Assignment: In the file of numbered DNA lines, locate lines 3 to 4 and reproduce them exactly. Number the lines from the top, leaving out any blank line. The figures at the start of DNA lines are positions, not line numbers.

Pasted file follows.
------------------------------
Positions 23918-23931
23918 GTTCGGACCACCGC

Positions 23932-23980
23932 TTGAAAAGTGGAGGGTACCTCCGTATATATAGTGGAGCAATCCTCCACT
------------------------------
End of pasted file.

Positions 23932-23980
23932 TTGAAAAGTGGAGGGTACCTCCGTATATATAGTGGAGCAATCCTCCACT